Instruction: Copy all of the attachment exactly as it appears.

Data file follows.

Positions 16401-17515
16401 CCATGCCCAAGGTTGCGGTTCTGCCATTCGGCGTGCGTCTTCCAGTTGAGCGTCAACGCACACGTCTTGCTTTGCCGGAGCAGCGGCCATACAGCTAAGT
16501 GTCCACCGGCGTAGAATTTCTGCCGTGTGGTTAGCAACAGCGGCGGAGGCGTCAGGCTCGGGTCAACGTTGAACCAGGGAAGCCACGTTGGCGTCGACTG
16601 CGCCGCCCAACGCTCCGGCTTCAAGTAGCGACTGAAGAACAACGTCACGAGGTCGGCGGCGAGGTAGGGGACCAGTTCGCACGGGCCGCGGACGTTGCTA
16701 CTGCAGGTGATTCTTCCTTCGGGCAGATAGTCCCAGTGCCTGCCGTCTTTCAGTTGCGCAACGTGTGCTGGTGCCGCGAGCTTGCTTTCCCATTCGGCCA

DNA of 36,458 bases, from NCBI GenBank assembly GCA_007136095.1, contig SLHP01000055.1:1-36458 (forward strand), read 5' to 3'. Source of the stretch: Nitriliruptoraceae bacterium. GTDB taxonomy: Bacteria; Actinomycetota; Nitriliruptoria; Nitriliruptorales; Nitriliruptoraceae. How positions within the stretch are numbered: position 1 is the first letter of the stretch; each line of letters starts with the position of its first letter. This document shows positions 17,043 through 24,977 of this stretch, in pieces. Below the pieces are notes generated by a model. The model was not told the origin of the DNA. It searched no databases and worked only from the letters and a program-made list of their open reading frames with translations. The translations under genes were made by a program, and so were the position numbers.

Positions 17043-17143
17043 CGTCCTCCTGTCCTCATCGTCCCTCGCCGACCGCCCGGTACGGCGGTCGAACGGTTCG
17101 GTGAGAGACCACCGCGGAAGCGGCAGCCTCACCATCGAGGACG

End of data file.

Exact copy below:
Positions 16401-17515
16401 CCATGCCCAAGGTTGCGGTTCTGCCATTCGGCGTGCGTCTTCCAGTTGAGCGTCAACGCACACGTCTTGCTTTGCCGGAGCAGCGGCCATACAGCTAAGT
16501 GTCCACCGGCGTAGAATTTCTGCCGTGTGGTTAGCAACAGCGGCGGAGGCGTCAGGCTCGGGTCAACGTTGAACCAGGGAAGCCACGTTGGCGTCGACTG
16601 CGCCGCCCAACGCTCCGGCTTCAAGTAGCGACTGAAGAACAACGTCACGAGGTCGGCGGCGAGGTAGGGGACCAGTTCGCACGGGCCGCGGACGTTGCTA
16701 CTGCAGGTGATTCTTCCTTCGGGCAGATAGTCCCAGTGCCTGCCGTCTTTCAGTTGCGCAACGTGTGCTGGTGCCGCGAGCTTGCTTTCCCATTCGGCCA

DNA of 36,458 bases, from NCBI GenBank assembly GCA_007136095.1, contig SLHP01000055.1:1-36458 (forward strand), read 5' to 3'. Source of the stretch: Nitriliruptoraceae bacterium. GTDB taxonomy: Bacteria; Actinomycetota; Nitriliruptoria; Nitriliruptorales; Nitriliruptoraceae. How positions within the stretch are numbered: position 1 is the first letter of the stretch; each line of letters starts with the position of its first letter. This document shows positions 17,043 through 24,977 of this stretch, in pieces. Below the pieces are notes generated by a model. The model was not told the origin of the DNA. It searched no databases and worked only from the letters and a program-made list of their open reading frames with translations. The translations under genes were made by a program, and so were the position numbers.

Positions 17043-17143
17043 CGTCCTCCTGTCCTCATCGTCCCTCGCCGACCGCCCGGTACGGCGGTCGAACGGTTCG
17101 GTGAGAGACCACCGCGGAAGCGGCAGCCTCACCATCGAGGACG